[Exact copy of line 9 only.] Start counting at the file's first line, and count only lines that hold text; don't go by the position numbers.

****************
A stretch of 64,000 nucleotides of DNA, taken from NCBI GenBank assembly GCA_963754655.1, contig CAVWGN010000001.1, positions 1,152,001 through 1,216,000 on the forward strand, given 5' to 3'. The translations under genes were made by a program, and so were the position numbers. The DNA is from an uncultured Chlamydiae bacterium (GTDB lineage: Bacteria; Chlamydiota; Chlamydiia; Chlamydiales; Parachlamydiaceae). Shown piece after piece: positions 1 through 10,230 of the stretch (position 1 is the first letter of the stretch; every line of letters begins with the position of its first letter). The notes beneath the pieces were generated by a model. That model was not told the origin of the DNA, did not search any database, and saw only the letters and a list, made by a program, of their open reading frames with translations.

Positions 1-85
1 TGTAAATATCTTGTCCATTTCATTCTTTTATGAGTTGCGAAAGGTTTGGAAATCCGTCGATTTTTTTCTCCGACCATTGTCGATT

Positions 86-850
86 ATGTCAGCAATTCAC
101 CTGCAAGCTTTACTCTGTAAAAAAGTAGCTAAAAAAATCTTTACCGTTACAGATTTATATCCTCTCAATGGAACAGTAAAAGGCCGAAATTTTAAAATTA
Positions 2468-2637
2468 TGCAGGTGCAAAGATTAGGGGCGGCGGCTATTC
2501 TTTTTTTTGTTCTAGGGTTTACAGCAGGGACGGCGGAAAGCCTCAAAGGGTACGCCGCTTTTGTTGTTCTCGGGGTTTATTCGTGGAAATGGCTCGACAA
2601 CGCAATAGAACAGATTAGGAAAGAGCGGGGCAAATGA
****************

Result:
2501 TTTTTTTTGTTCTAGGGTTTACAGCAGGGACGGCGGAAAGCCTCAAAGGGTACGCCGCTTTTGTTGTTCTCGGGGTTTATTCGTGGAAATGGCTCGACAA